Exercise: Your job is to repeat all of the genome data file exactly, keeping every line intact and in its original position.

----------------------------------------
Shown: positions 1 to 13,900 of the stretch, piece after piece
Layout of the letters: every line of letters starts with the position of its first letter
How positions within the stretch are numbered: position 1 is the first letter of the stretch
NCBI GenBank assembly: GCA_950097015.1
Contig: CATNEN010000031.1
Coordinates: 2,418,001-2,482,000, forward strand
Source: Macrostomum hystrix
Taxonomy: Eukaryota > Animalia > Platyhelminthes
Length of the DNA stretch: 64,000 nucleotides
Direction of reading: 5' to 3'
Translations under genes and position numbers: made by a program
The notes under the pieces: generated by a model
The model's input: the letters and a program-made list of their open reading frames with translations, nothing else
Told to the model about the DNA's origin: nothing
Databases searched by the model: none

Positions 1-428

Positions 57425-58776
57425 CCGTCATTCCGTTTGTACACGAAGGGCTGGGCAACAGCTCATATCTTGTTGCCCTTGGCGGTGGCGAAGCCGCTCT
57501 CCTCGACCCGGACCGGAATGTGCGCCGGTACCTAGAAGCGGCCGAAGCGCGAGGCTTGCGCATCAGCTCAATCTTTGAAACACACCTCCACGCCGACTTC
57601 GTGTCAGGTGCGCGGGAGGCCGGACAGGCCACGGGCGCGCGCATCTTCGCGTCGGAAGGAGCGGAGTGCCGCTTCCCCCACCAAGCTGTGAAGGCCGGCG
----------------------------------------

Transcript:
Shown: positions 1 to 13,900 of the stretch, piece after piece
Layout of the letters: every line of letters starts with the position of its first letter
How positions within the stretch are numbered: position 1 is the first letter of the stretch
NCBI GenBank assembly: GCA_950097015.1
Contig: CATNEN010000031.1
Coordinates: 2,418,001-2,482,000, forward strand
Source: Macrostomum hystrix
Taxonomy: Eukaryota > Animalia > Platyhelminthes
Length of the DNA stretch: 64,000 nucleotides
Direction of reading: 5' to 3'
Translations under genes and position numbers: made by a program
The notes under the pieces: generated by a model
The model's input: the letters and a program-made list of their open reading frames with translations, nothing else
Told to the model about the DNA's origin: nothing
Databases searched by the model: none

Positions 1-428

Positions 57425-58776
57425 CCGTCATTCCGTTTGTACACGAAGGGCTGGGCAACAGCTCATATCTTGTTGCCCTTGGCGGTGGCGAAGCCGCTCT
57501 CCTCGACCCGGACCGGAATGTGCGCCGGTACCTAGAAGCGGCCGAAGCGCGAGGCTTGCGCATCAGCTCAATCTTTGAAACACACCTCCACGCCGACTTC
57601 GTGTCAGGTGCGCGGGAGGCCGGACAGGCCACGGGCGCGCGCATCTTCGCGTCGGAAGGAGCGGAGTGCCGCTTCCCCCACCAAGCTGTGAAGGCCGGCG